The same goes for tubi, Netflix and a number of other apps.
Here’s how to change it.
Click on the apps button at the right side of the featured apps. Let’s say you wanted to add tubi. Press the button at the center of the wheel on your remote. Once the screen dims, you can move up the app to the featured section. Now you can get recommendations from your favorite apps a lot faster.
Fire TV Mobile Remote 101
Oftentimes, using the mobile remote for Fire TV is a lot faster and easier to use compared to the one that comes with your device.
The biggest perk? You can use the keyboard in the upper right hand corner to quickly type passwords and control all your other settings and features.
When you open an app like Netflix or Hulu and you’re asked for a password, just open up your Fire TV app and hit the keyboard button in the upper right hand corner.
The remote control within the Fire TV app can also be used for voice command functions. And the app button gives you the ability to quickly track down and launch a streaming service instead of scrolling through the apps on your television screen.
You can find the official Fire TV app in Google Play or the iOS app store for iPhones.
How to Pair a Fire TV Stick with Echo
The Fire TV Cube already comes with a built-in Alexa, so you can do a lot of cool things like turning on and off the TV with just your voice.
You can also have hands-free voice controls with a Fire TV Stick if you have an Amazon Echo Dot or another Alexa device in your home.
If you have just one Alexa and Fire TV device in your home, then you should be able to just say a command to link the devices like “Alexa, play Fleabag.”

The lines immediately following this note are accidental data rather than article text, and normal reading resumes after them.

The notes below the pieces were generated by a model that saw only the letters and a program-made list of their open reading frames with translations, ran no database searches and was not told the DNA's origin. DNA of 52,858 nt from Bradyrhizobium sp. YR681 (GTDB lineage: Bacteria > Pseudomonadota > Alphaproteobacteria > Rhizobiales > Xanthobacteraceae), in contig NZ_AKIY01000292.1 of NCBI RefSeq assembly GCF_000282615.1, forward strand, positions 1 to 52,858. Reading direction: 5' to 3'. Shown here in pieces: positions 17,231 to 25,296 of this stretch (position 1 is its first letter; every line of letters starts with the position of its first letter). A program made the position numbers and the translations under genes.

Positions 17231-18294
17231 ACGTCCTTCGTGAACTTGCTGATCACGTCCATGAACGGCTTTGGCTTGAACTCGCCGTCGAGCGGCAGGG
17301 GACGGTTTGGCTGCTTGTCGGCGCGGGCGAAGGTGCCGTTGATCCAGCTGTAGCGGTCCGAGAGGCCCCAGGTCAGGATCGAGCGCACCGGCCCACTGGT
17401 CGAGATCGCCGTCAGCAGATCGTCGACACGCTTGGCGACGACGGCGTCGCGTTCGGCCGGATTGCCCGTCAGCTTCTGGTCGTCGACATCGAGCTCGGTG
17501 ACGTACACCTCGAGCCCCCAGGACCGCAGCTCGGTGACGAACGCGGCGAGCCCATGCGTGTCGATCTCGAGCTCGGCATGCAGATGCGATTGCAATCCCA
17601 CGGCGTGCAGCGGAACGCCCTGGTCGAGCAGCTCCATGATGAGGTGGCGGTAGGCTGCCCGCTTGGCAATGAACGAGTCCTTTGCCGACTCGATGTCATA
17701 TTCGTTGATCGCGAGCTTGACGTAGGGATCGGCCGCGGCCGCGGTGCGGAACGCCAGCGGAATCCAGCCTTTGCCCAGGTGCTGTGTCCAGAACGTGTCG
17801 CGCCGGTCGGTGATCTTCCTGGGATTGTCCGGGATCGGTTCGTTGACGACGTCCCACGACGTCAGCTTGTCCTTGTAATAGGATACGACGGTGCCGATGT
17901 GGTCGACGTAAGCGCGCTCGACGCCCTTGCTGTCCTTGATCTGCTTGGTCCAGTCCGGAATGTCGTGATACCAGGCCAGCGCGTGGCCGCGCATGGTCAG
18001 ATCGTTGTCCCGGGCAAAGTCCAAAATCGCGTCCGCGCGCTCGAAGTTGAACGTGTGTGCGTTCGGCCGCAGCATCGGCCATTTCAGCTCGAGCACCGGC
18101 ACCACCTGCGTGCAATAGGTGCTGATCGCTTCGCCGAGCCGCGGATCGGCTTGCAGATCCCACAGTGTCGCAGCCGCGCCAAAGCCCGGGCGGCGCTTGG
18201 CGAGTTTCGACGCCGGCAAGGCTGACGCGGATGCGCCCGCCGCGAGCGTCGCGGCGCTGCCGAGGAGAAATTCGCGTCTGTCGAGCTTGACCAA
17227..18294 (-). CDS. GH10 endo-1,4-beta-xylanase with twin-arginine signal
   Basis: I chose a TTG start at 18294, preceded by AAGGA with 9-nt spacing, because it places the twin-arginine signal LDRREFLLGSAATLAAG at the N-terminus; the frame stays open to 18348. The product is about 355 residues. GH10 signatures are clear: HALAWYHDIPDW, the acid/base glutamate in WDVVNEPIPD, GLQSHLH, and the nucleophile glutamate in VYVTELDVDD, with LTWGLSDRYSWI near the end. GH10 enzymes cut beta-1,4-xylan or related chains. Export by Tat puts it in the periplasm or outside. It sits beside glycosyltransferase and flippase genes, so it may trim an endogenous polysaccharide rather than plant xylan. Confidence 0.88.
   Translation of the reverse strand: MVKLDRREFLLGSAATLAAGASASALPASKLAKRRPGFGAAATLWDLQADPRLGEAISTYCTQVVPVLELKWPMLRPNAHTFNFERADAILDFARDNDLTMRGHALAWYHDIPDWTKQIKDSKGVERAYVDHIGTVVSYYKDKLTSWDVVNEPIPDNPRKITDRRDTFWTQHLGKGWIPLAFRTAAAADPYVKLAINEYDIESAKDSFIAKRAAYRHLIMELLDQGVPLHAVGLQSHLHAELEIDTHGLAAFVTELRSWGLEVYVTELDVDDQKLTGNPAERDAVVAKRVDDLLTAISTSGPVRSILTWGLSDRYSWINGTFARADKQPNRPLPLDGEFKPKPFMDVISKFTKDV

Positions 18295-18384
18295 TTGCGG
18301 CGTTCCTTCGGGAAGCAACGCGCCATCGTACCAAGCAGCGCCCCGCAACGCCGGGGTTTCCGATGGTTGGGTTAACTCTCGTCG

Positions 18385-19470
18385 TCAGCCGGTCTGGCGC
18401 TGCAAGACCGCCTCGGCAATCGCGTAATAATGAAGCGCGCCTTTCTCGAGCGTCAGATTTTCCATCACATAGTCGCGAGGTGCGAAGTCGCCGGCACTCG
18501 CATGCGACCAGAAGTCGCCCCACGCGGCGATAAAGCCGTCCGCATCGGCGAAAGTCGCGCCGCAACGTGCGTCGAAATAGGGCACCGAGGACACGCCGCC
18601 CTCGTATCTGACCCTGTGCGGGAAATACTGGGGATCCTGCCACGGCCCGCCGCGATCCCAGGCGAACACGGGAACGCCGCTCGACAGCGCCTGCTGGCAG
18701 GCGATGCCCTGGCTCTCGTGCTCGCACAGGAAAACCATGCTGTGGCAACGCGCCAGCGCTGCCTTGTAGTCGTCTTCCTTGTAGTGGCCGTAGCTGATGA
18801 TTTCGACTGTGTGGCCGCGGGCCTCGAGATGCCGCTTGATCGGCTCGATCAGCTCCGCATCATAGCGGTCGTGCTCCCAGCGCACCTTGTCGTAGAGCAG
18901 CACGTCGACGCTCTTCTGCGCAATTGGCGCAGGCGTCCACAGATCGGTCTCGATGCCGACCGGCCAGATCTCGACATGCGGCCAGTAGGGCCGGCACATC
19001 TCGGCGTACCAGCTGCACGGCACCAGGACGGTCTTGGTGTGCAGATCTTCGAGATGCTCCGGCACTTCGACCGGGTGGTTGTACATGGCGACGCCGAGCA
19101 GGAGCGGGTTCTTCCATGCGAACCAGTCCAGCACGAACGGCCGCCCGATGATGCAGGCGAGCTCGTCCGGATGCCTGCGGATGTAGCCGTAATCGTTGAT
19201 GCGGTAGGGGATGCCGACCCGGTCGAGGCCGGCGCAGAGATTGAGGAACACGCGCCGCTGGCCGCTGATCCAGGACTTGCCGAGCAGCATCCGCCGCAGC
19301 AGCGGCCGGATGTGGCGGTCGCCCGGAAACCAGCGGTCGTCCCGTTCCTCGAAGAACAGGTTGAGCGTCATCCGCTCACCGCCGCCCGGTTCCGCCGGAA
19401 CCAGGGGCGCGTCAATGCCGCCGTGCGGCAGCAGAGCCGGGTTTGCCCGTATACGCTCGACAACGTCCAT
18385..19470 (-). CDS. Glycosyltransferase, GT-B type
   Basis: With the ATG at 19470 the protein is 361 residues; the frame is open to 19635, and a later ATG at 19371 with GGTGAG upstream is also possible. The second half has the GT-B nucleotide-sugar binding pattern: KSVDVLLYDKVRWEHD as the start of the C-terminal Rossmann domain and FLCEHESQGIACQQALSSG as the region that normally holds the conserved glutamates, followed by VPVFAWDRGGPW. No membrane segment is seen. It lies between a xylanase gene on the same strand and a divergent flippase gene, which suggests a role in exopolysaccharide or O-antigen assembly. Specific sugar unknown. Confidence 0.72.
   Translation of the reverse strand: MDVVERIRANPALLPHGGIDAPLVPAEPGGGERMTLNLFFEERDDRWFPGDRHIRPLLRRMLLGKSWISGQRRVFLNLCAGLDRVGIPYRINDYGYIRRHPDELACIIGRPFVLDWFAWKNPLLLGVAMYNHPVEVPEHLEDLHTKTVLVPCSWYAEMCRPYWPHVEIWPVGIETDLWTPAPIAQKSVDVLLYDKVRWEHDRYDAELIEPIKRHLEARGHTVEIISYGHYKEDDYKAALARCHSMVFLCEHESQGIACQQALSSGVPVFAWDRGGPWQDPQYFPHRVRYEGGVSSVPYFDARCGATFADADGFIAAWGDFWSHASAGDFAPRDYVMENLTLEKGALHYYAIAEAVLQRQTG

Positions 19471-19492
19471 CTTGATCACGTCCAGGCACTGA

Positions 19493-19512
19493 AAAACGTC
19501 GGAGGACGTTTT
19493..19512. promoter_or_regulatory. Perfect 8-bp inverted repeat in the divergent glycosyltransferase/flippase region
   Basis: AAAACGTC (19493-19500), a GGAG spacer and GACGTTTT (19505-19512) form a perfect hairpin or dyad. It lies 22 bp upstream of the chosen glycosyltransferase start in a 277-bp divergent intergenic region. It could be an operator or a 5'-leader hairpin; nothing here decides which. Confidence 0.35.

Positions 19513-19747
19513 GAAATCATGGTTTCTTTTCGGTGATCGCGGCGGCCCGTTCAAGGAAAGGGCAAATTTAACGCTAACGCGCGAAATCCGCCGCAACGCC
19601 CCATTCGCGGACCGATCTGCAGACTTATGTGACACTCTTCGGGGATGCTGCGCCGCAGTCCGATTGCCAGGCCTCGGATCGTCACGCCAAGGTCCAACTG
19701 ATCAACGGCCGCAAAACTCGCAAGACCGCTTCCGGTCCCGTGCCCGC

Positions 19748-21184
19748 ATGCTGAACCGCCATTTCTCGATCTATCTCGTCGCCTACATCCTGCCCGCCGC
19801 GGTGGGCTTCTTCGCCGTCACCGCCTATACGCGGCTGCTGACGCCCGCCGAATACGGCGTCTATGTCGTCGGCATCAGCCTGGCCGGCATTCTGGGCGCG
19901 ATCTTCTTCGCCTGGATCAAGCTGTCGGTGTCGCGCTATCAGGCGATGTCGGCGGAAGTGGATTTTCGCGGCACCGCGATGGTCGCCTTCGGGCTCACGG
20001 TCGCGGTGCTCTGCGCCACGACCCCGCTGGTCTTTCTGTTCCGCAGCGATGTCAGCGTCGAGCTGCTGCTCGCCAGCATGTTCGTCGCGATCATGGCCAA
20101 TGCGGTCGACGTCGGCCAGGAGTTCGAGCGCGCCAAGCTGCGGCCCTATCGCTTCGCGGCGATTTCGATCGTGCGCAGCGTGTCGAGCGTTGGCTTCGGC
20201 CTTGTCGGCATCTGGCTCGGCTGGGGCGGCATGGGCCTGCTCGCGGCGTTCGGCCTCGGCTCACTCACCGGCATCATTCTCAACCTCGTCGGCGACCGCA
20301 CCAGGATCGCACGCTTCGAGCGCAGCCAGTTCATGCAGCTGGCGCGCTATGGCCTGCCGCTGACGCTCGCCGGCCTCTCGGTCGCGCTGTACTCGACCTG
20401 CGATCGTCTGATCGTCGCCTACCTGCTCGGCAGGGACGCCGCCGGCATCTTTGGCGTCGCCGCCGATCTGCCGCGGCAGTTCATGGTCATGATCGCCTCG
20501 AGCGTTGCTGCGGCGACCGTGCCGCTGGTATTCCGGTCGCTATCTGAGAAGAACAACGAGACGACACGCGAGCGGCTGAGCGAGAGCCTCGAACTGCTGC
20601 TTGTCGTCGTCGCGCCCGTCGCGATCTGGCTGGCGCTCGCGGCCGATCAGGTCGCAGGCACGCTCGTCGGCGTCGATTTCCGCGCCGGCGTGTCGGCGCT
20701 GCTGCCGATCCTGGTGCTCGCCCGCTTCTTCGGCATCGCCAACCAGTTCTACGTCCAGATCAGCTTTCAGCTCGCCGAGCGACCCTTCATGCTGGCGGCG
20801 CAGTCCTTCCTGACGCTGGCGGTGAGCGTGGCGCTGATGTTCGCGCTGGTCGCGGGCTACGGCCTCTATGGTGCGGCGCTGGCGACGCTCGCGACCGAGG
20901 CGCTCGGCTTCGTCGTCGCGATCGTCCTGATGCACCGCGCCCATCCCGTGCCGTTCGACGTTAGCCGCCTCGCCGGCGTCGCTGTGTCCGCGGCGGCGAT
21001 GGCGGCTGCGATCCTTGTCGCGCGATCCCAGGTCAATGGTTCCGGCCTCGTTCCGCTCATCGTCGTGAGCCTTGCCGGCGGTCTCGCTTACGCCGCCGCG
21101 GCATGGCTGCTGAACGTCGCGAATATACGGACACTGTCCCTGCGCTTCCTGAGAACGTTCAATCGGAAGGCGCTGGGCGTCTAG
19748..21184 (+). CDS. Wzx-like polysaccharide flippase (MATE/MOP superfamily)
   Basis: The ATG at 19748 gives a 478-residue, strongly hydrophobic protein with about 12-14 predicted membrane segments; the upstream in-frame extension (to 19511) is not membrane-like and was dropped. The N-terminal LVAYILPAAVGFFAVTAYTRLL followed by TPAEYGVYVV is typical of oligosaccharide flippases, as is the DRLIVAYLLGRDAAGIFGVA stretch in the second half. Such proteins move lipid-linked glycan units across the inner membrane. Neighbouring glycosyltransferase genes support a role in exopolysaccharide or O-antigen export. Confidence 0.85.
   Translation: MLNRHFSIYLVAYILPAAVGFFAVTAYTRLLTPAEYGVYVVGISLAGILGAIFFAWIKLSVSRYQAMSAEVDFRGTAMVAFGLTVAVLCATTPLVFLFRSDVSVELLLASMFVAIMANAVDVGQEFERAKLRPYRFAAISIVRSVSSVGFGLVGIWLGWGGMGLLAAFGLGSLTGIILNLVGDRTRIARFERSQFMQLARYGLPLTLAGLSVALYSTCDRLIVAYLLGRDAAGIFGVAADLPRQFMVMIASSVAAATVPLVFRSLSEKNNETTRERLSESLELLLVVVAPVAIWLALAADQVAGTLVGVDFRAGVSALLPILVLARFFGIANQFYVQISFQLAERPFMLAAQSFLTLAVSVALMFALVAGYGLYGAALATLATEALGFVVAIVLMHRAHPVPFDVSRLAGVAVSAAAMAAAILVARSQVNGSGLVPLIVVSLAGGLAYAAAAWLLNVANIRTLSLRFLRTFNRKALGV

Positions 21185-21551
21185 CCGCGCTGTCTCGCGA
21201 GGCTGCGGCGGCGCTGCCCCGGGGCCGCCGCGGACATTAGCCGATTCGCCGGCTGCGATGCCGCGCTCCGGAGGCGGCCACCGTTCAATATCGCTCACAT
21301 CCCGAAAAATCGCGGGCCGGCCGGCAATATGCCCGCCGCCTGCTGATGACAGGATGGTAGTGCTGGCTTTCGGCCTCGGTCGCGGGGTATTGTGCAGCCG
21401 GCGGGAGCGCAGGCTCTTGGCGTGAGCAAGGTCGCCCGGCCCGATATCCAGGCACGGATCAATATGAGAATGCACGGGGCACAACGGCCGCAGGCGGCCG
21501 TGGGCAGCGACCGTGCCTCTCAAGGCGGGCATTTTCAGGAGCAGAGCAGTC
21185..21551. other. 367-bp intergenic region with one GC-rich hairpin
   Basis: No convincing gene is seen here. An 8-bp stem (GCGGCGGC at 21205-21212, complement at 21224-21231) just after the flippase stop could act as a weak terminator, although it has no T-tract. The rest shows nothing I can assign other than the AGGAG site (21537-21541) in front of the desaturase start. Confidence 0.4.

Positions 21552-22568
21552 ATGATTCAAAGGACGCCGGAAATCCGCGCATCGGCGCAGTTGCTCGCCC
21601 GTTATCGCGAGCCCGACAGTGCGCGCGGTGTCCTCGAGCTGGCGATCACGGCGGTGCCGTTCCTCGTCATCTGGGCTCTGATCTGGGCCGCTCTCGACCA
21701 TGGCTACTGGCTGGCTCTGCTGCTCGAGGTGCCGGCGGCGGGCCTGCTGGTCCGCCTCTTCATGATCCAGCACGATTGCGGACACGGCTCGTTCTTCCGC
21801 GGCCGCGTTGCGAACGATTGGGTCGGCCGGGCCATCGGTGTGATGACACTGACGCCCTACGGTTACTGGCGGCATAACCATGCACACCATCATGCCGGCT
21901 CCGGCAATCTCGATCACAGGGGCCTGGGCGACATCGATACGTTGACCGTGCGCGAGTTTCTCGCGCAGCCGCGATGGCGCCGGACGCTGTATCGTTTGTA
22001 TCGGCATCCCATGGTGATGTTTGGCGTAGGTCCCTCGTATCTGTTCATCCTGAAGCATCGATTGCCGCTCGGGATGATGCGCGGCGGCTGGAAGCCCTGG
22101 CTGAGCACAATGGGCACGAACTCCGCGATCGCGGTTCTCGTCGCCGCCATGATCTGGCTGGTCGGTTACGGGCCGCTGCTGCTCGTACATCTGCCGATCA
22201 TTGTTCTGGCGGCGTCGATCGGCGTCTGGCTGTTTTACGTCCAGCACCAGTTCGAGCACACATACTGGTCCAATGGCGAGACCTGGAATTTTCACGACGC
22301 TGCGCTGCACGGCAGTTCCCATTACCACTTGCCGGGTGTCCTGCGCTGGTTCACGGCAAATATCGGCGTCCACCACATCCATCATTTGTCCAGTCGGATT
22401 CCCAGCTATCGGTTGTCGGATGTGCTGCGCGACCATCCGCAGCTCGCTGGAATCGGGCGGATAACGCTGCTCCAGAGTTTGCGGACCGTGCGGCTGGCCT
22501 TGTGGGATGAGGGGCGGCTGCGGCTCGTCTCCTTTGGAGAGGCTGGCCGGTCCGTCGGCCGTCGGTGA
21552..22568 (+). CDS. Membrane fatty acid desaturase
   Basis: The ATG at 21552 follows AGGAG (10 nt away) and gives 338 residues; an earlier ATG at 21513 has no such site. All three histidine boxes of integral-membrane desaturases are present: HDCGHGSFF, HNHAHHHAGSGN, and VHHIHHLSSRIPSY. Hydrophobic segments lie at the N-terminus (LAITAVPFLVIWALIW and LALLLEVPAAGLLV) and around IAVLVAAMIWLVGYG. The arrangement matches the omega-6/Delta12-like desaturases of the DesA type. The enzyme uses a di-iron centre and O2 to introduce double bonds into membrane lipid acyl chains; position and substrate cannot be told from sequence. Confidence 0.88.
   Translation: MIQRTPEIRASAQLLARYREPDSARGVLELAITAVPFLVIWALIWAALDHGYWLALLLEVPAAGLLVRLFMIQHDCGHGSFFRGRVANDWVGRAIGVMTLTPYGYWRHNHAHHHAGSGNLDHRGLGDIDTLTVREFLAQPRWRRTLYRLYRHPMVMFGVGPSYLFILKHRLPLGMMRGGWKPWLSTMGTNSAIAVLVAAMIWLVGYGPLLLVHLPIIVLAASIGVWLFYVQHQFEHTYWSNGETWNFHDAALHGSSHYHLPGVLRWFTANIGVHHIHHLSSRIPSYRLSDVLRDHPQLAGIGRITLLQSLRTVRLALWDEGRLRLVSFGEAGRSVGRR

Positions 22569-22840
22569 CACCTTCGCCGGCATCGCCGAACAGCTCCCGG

If that doesn’t automatically connect your devices, here’s how to set it up.
All you need to do is pair your Echo with your Fire TV device. Under the Alexa app, go to “More” and then scroll down to “Settings”. From there, scroll down and select the “TV & Video” tab. Then select Fire TV. You just need to follow the rest of the instructions to connect your two devices.
Now you can turn the TV on or off with just your voice. And you can find something to watch too.
Use single-sign on with Fire TV apps
If you subscribe to a live TV service such as Sling TV or YouTube TV, you can use your subscription to activate a number of apps on Fire TV.
All Fire TV devices have what’s called a single-sign on. That means if you sign in to just one of the apps that is supported by your live TV service, you will automatically be logged in to the other supporting apps.
By the way, these are called TV Everywhere apps, and you can use them to get live streams or on-demand movies that might not be available on your streaming service. If you travel with your Fire Stick, TV Everywhere apps are great to have.
Download Reelgood or JustWatch Streaming Guides
If you’re looking for some other ways to integrate all of your apps into one menu, there are two free apps that I recommend trying.
The first one is Reelgood. After you create a free account, you tell the app what subscriptions you have and what free ones you use. You’re not giving them passwords or anything like that. Just check off the boxes to get started.
Now you will have a single screen with all the trending movies and series that are on all of your favorite apps. When you pick a movie or show there is a landing page that gives you a brief summary and how it’s rated. And in most cases, Reelgood will open your app for you and start the show.